Pregnant women are advised to engage in at least 150 minutes of moderate-intensity aerobic physical activity, strength training, pelvic floor training, and gentle stretching spread over at least 3 to 4 days per week, beginning in the first trimester(Figure26,30). Moderate intensity can be gauged in 1 of 3 ways: a score of 12 to 14 on the Borg Rating of Perceived Exertion scale; target heart rate ofless than 60% to 80% of maximum heart rate (calculated as 220 minus the person’s age); or, more practically, the talk test, in which carrying on a conversation (but not singing) is still possible. Patients who habitually engaged in vigorous-intensity aerobic activity or who were physically active before pregnancy can continue these activities during pregnancy and the postpartum period.

Some modification to exercise routines may be necessary due to normal anatomic and physiologic changes of pregnancy. A persistent supine position during exercise beyond 20 weeks’ gestation should be avoided because aortocaval compression by the gravid uterus reduces venous return leading to hypotension. Also, due to a physiologic decrease in pulmonary reserve, the ability to exercise anaerobically is impaired (anaerobic exercise involves quick bursts of energy performed at maximal effort for a short time such as sprinting, jumping, or high-intensity interval training). Therefore, aerobic training should be prioritized, which increases aerobic capacity.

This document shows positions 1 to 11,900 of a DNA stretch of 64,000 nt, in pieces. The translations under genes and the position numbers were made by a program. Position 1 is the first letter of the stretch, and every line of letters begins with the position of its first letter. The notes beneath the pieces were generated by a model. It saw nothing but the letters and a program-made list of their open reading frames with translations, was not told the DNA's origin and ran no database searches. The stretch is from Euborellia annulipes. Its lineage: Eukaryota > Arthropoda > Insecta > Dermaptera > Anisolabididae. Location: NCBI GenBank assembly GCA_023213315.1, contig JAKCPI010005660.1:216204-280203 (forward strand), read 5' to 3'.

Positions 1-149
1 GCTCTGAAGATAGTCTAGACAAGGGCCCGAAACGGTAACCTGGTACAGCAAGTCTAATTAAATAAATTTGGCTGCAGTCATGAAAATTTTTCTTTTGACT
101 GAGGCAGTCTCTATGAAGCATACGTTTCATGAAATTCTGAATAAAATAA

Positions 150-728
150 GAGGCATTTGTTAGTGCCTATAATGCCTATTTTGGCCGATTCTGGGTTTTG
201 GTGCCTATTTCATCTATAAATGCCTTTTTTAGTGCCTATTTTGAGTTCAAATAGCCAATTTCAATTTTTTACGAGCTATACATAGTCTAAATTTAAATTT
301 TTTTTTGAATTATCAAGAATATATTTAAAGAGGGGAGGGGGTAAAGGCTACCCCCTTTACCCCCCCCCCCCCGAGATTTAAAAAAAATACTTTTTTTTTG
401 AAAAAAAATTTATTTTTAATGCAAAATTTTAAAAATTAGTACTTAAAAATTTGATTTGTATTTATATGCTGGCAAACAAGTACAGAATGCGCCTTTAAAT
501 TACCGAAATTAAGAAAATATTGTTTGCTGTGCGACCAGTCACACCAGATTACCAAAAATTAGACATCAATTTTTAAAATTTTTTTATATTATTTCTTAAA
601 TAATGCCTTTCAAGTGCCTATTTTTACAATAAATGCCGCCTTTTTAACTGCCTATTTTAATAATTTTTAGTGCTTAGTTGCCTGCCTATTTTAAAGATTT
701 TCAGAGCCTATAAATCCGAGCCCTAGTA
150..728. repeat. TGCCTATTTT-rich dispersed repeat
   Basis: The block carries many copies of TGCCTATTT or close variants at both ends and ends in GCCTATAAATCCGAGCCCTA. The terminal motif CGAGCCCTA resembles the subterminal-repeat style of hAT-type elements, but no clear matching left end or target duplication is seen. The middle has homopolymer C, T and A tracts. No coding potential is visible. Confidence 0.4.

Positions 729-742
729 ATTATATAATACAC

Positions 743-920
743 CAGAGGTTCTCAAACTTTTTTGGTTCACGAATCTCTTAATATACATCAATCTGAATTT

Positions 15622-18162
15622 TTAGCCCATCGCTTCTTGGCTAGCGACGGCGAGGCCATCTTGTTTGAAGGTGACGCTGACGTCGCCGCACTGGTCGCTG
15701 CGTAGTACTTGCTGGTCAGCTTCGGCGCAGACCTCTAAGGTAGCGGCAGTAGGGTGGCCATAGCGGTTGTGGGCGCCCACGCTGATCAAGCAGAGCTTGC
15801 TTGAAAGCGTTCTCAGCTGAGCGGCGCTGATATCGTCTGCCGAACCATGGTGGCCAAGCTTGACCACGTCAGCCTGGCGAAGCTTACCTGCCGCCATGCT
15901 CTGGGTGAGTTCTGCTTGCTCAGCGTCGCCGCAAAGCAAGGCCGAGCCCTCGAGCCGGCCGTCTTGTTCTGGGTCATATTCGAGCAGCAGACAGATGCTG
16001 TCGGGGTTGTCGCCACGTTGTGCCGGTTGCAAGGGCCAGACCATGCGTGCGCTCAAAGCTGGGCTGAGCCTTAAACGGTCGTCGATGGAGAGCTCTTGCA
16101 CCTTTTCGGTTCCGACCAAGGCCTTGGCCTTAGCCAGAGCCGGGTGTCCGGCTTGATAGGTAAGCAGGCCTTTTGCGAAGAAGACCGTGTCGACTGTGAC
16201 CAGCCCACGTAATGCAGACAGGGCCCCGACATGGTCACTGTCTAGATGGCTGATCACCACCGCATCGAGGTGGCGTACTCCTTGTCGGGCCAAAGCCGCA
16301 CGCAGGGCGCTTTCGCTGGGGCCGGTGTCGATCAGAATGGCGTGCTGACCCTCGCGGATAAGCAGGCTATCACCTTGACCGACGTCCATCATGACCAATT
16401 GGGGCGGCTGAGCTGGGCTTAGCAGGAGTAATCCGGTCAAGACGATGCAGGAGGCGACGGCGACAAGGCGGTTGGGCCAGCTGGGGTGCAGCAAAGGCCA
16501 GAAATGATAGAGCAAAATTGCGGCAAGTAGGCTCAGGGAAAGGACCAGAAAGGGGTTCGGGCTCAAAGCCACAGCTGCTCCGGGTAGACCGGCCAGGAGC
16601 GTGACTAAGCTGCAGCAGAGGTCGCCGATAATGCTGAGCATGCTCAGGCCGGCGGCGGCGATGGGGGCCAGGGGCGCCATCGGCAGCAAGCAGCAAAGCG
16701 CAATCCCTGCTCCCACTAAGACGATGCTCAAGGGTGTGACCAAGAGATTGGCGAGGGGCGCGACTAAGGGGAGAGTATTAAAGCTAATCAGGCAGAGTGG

Several types of exercises have been vetted as safe and beneficial in pregnancy. These include walking, stationary cycling, dancing, resistance training, stretching, and water aerobics. Patients should avoid activities with a high risk of abdominal trauma or imbalance such as collision sports, horseback riding, downhill skiing, off-road cycling, gymnastics, or sky diving. Scuba diving should also be avoided due to the inability of the fetal pulmonary circulation to filter bubble formation. Patients who live at sea level can safely exercise at altitudes up to 6000 feet. Temperature regulation is highly dependent on hydration and environmental conditions. Patients should stay well hydrated, wear loose-fitting clothing, and avoid high heat and humidity to protect against heat stress (eg, hot yoga), especially in the first trimester (although exercise would not be expected to increase core body temperature to the range of concern for neural tube defects).

Data on appropriate limits for weight training are lacking. Some experts suggest avoiding frequent, heavy weightlifting such as training to failure. A survey of 679 pregnant patients who continued heavy (≥80% of their 1-repetition maximum) prenatal resistance training showed no increase in adverse perinatal outcomes such as preterm delivery or cervical insufficiency, but had a heightened prevalence of postpartum urinary incontinence compared with the general population (57% vs 32%; however, the rate of urinary incontinence was similar to that of nonpregnant active women who participate in high-impact resistance training).27 Open glottis breathing can be utilized to help reduce Valsalva, and contracting the pelvic floor muscles before and during heavy lifting can counteract the impact on the pelvic floor from increased intra-abdominal pressure.

Exercise should be discontinued if a patient experiences vaginal bleeding, regular painful contractions, amniotic fluid leakage, dizziness, headache, chest pain, dyspnea, or muscle weakness that affects balance.